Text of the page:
People have been working in teams since before the word 'team' was invented, but modern industrial organizations have adopted the team structure in just the past generation. Because the transition from functional structures is still underway, our understanding of teams is incomplete, and in some ways, incorrect.
To advance our knowledge, and to become more comfortable with this relatively new way of organizing work, we adopt and propagate beliefs that seem plausible. They might apply often, but they aren't necessarily universal. I call them myths because their universal truth certainly is questionable, even though they do sometimes yield desirable results.
One popular example is the idea of the "Mythical Man-Month" conceived and popularized by Fred Brooks. This myth holds that we can speed up all work by applying more people to the task. The reverse usually occurs: applying more people usually slows the work.
Brooks's myth is just one of many teamwork myths. Here is the first in a series about teamwork myths, exploring two myths about team formation.
- There is an optimal size for all teams
- Various investigations have reported optimal sizes for teams, ranging from five to fifteen and more. In team-oriented organizations, wide variation in team size can create management problems, which lead some to search for an optimal team size.
- Problems arise, for example, in task reporting, management development, performance management, and compensation equity for team leads. For instance, meeting reporting requirements can be easy for a large team, but an undue burden for a small team.
- An optimal team size range probably does exist, but it depends on the culture of the organization in which the team is embedded; the degree of dispersion in geography, language, or profession; the need for specialized knowledge; the complexity of the task; the prevalence of split assignments; and the skill of the team's leadership. Most important is how well the teammates know each other.
- When sizing a new team, be guided not by purportedly universal rules of thumb, but by the nature of the task, the character of the organization and the particular people who lead and belong to the team.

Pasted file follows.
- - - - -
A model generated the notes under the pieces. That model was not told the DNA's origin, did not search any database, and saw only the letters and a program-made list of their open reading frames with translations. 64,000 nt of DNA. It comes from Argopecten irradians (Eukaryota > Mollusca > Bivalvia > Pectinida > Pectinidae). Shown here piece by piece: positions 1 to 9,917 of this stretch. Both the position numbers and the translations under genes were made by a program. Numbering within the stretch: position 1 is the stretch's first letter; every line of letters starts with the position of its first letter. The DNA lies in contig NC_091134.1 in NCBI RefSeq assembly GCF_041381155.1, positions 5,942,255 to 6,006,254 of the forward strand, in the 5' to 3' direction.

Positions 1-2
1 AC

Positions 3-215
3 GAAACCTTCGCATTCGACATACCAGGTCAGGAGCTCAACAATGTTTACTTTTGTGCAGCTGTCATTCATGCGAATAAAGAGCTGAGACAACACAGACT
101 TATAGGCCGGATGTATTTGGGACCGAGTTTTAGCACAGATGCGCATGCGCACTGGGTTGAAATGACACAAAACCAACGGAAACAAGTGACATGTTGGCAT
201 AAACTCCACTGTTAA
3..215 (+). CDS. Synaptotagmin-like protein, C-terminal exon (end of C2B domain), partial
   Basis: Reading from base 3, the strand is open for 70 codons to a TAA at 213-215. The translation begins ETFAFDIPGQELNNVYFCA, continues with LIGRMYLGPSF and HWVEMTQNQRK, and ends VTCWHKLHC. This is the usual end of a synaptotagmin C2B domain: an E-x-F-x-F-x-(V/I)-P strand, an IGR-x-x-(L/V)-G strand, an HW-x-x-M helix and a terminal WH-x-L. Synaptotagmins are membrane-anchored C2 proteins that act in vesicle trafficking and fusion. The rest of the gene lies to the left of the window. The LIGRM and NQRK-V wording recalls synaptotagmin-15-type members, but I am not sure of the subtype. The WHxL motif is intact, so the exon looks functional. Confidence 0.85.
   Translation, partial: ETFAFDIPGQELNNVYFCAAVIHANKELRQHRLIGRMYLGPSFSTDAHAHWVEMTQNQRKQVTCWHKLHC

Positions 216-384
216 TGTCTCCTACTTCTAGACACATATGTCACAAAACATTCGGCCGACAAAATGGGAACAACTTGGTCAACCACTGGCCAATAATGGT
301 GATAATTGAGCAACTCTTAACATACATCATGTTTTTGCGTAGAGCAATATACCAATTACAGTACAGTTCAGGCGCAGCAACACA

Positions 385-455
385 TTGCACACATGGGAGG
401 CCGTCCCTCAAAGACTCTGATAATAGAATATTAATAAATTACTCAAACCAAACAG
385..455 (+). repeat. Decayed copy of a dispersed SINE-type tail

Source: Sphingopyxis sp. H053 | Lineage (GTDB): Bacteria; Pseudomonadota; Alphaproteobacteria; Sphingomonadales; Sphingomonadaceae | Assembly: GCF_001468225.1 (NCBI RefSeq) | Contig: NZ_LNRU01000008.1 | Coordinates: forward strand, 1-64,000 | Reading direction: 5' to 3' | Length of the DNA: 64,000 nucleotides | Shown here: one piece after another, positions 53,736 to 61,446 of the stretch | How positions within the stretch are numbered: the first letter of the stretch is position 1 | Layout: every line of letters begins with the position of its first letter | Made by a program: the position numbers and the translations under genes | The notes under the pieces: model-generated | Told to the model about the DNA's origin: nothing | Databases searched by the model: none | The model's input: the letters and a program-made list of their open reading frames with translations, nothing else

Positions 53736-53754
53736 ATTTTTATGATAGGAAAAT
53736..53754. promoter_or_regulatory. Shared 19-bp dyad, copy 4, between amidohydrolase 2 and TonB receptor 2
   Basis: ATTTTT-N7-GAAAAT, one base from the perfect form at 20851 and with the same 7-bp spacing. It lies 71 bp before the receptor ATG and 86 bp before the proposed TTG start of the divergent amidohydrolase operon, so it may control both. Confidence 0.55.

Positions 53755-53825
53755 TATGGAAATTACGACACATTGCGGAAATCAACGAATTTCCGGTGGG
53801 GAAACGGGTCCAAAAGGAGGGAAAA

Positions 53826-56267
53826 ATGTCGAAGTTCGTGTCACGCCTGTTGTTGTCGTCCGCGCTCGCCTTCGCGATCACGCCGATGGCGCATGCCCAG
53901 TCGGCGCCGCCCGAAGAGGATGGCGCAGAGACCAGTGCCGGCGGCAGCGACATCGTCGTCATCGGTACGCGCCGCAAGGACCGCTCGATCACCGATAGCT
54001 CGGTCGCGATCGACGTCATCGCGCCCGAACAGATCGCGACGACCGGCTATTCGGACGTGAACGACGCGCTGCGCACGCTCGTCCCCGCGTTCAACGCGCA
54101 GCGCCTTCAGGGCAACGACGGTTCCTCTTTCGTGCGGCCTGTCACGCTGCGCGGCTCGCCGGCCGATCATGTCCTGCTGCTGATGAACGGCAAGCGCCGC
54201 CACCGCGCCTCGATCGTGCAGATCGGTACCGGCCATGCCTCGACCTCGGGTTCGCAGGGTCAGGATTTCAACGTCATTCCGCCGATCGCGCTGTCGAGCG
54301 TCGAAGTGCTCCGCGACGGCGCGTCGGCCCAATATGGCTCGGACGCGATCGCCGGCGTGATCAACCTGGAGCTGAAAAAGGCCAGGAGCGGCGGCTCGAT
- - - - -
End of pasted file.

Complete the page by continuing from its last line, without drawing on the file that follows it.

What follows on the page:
- Team building is worthwhile only at the beginning
- We use team building to achieve team cohesion and effective collaboration. Some believe that after the first application, further investment in team cohesion provides only minimal returns.
- Although we do use team building in the beginning of the team's life, we must attend toWe must attend to team
not just at the outset team cohesion continuously. The need increases with the frequency of changes in team composition; with increases in geographic dispersion; and with increases in stress. Stresses can result from new challenges, or from changes in resources, requirements, or constraints imposed from external sources.
Following erroneous guidelines is always problematic. It can be especially damaging during team formation, because damage occurs so early and repair can be so, so costly. Next in this series Top Next Issue
The Mythical Man-Month: Essays on Software Engineering is a classic of the literature of software engineering, but it has a place on the bookshelf of any project manager or project sponsor. Order from Amazon.com
Are your projects always (or almost always) late and over budget? Are your project teams plagued by turnover, burnout, and high defect rates? Turn your culture around. Read 52 Tips for Leaders of Project-Oriented Organizations, filled with tips and techniques for organizational leaders. Order Now!
Your comments are welcomeWould you like to see your comments posted here? rbrenUncRsOCQZmAPEuDpner@ChacPTtEinCpAtbwTtRPoCanyon.comSend me your comments by email, or by Web form.
About Point Lookout
Thank you for reading this article. I hope you enjoyed it and found it useful, and that you'll consider recommending it to a friend.
Support Point Lookout by joining the Friends of Point Lookout, as an individual or as an organization.
Do you face a complex interpersonal situation? Send it in, anonymously if you like, and I'll give you my two cents.
More articles on Personal, Team, and Organizational Effectiveness:
- Selling Uphill: Before and After
- Whether you're a CEO appealing to your Board of Directors, your stockholders or regulators, or a project
champion appealing to a senior manager, you have to "sell uphill" from time to time. Persuading
decision-makers who have some kind of power over us is a challenging task. How can we prepare the way
for success now and in the future?
- Seven Ways to Get Nowhere
- Ever have the feeling that you're getting nowhere? You have the sense of movement, but you're making
no real progress towards the goal. How does this happen? What can you do about it?
- How to Reject Expert Opinion: II
- When groups of decision-makers confront complex problems, and they receive opinions from recognized